Considering that death is one of the central themes of this novel, whether it be the impending demise of Emer, the sudden illness of Tansey, or the animals on the farm, there’s nothing shocking or unnatural about it at all, it’s part of the cycle of life. This allows the book to concentrate almost exclusively on the four women. The few male characters just pass through now and then, rarely stopping to join in the tale, like Mary’s teenaged brothers who only appear to eat; Mary finds Dommo and Killer, as Dominic and Kevin now monnicker themselves to be an alien species these days.

Doyle alternates voices between conventional story-telling and chapters narrated by one of the four women, starting with Mary. You can see their family resemblances clearly – not just in the way they look – for the O’Hara women are tall and slim like the greyhounds they kept on the farm, but also their inner strength, and cheeky forthright manners.  This allows for some typically humorous conversations between them, which gives a lovely bittersweet edge to this tale; not out and out funny like Doyle’s Barrytown Trilogy (in which The Van just cracked me up), but it will make you smile, and that’s a good thing for a book about dying written for teenagers to do. (8.5/10)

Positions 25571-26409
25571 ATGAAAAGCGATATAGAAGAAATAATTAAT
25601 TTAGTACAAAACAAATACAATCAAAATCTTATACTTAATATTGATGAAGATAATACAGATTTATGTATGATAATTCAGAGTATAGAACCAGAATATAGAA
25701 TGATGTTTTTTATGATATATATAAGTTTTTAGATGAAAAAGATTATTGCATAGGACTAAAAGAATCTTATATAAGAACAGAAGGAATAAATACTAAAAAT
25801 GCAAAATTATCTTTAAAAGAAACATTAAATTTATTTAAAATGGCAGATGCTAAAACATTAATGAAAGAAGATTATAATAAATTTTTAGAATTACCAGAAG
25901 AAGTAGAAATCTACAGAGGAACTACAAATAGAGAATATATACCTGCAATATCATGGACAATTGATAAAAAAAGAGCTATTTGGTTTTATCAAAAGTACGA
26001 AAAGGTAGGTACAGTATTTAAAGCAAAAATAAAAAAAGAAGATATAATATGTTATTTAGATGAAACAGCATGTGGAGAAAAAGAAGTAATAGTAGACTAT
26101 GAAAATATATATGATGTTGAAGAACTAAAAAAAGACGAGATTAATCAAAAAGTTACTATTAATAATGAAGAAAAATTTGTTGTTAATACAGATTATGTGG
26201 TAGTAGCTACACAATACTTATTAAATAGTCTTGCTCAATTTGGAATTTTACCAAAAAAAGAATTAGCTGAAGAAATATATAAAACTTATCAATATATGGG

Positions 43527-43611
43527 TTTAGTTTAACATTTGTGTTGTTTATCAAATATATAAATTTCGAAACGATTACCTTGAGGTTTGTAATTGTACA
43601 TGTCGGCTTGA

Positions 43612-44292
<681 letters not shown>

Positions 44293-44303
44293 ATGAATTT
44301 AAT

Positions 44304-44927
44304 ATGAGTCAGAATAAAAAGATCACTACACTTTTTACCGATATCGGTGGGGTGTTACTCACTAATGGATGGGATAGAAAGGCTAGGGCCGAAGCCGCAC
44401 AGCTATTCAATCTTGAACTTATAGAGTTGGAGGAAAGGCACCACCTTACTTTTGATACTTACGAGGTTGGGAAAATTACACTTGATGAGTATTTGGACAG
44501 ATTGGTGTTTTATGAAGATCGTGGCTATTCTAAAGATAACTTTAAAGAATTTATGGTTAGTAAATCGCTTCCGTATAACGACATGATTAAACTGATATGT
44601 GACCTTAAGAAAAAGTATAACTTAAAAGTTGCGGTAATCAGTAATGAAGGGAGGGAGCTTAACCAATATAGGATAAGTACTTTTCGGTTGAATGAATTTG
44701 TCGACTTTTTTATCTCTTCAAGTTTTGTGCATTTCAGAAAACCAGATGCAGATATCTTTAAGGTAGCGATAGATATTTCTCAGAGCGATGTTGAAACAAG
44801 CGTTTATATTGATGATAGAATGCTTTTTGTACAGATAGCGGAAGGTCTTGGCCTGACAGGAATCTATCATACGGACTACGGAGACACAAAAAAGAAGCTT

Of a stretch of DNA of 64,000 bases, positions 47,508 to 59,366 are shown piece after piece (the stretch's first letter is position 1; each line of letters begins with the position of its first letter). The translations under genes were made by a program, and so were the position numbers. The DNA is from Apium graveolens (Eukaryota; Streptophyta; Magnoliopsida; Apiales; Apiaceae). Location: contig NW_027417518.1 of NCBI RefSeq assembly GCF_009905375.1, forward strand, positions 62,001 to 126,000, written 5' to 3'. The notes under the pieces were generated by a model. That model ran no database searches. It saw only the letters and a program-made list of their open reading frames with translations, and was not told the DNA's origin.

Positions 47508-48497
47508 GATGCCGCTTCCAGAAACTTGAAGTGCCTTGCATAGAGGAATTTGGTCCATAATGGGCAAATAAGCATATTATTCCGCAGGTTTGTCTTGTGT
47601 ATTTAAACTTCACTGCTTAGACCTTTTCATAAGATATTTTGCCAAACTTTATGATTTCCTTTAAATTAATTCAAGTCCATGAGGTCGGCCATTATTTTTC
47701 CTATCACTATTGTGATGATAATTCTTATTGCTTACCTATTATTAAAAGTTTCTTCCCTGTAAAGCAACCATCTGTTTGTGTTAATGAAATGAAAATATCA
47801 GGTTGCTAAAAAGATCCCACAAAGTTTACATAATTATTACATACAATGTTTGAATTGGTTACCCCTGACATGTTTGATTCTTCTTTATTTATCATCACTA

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My copy was an ARC received through Amazon Vine.
To explore further on Amazon UK, click below:
A Greyhound of a Girl by Roddy Doyle, pub 1.9.2011 by Marion Lloyd Books, 176 pages.
Also by Roddy Doyle: the Barrytown Trilogy: “The Commitments”, “The Snapper” and “The Van”

Paving the way for the bonkbuster …

Valley of the Dolls (Virago Modern Classics) by Jacqueline Susann

Jacqueline Susann’s 1966 novel was hugely influential; it paved the way for Jackie Collins and all the other bonkbusters that followed. I’d been wanting to reach this book for ages, but knew nothing about its plot. I imagined that with that iconic cover (left) of a pair of luscious lips biting a pill, (even though my own copy is the rather lovely Barbara Hulanicki designed Virago hardback, right), it would be one long tale of bored women looking for love, and hooked on uppers and downers…

Well I was completely wrong. VotD is the perhaps more the spiritual heir of Peyton Place (reviewed here), relocated to the big smoke, than the Desperate Housewives of its day. I was pleasantly surprised by this, and also that its timeline starts so early.